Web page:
The health sector in Pakistan is on the precipice of a crisis as vital medicines slowly vanish from the market in Karachi. This alarming situation, ongoing for the past six months, can be attributed to the negligence of the Drug Regulatory Authority of Pakistan (DRAP), as highlighted by the medical community. The scarcity of essential medicines, coupled with exorbitant prices and the hoarding of medications for rare conditions, has created a grave and multifaceted predicament.
Over the past six months, the prices of medicines have skyrocketed by 50-70%. This surge, combined with the hoarding of medications for rare conditions, poses a significant threat to public health. Heart disease patients, for instance, lament the inaccessibility of vital medications, making treatment unattainable due to their exorbitant costs.
Recent surveys have revealed a distressing shortage of insulin for diabetes patients in the Karachi market. Concurrently, life-saving drugs essential for controlling blood pressure and other crucial conditions fetch steep prices in the black market. Drug manufacturers attribute these soaring prices to the escalating value of the dollar in the market. Heavy reliance on imports for manufacturing medicines has caused imported raw materials to become prohibitively expensive.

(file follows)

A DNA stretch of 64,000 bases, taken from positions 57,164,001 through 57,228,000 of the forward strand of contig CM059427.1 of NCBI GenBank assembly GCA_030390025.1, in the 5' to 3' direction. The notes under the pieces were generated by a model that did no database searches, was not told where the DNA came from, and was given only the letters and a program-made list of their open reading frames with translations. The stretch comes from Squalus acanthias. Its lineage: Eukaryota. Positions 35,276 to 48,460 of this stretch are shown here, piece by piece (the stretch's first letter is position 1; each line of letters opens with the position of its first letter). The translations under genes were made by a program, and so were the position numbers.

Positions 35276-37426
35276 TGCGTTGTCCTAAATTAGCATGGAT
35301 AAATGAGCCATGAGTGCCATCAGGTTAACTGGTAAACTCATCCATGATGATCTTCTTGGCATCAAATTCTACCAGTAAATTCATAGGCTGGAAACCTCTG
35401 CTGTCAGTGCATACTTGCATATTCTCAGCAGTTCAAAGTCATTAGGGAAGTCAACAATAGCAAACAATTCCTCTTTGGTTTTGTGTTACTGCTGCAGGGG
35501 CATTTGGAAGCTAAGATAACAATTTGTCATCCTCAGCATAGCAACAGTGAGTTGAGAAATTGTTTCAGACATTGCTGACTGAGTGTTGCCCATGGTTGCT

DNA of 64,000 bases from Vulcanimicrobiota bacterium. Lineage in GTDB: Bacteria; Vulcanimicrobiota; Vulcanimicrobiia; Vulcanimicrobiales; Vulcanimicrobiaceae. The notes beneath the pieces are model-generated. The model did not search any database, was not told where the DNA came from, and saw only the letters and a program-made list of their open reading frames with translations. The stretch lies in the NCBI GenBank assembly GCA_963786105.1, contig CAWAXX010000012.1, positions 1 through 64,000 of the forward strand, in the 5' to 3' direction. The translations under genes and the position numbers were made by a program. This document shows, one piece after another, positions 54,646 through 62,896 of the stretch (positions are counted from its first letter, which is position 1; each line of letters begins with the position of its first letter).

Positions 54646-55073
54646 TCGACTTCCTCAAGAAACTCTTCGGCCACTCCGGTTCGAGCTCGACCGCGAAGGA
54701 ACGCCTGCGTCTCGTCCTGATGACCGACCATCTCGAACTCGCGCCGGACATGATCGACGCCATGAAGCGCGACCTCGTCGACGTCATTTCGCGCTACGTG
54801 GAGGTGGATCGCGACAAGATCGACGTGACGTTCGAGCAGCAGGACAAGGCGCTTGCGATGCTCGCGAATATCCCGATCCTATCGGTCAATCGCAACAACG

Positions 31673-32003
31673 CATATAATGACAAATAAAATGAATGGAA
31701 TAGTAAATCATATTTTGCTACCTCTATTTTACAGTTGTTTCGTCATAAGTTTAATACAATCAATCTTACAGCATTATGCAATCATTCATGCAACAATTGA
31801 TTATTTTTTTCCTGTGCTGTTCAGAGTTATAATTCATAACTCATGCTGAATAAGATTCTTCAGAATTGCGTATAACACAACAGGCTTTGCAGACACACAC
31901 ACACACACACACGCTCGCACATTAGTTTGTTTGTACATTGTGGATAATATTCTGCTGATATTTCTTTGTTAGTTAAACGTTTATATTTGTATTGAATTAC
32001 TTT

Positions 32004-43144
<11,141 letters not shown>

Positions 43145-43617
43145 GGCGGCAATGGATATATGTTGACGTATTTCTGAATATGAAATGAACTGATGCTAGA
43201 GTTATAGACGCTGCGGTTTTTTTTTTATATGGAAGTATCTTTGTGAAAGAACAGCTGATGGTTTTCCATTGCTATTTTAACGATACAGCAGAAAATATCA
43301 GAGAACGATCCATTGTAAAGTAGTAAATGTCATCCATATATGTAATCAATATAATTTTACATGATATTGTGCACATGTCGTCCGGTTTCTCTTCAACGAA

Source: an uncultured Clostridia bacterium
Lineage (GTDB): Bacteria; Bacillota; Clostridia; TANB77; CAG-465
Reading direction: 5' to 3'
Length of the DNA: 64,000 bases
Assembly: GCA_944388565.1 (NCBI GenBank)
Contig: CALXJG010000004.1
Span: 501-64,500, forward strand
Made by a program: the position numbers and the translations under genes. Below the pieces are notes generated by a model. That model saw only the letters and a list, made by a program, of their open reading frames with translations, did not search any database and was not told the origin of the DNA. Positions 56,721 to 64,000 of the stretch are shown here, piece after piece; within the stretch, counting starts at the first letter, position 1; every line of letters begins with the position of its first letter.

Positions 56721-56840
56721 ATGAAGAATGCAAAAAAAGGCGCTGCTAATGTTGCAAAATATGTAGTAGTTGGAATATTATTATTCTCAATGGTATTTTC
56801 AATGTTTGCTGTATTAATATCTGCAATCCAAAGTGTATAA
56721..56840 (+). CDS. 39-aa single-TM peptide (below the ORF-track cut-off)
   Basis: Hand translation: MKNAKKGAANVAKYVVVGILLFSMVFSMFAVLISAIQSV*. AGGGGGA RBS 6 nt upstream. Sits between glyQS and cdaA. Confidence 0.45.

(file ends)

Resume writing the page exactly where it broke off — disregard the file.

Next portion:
The ramifications of this medical scarcity extend beyond the unavailability of essential medicines. Government hospitals in Sindh are experiencing a gradual reduction in facilities, including X-ray, CT scan, MRI, and laboratory services. This regrettable situation disproportionately affects low-income patients who rely on these services. District government hospitals in six districts of Karachi, boasting 14 major hospitals, have been downscaled to function solely as outpatient departments (OPD).
Immediate and robust action from the authorities is imperative, particularly considering the alarming incidence of malaria and fever reported in Sindh. History serves as a reminder, with past inadequacies in decision-making leading to shortages like the Panadol crisis. To avert a repeat of such a catastrophic scenario, swift measures must be taken to address the scarcity of vital medicines. Authorities must learn from past mistakes and take decisive steps to ensure the availability of essential medications, as failure to act swiftly will have severe consequences for public health in Pakistan.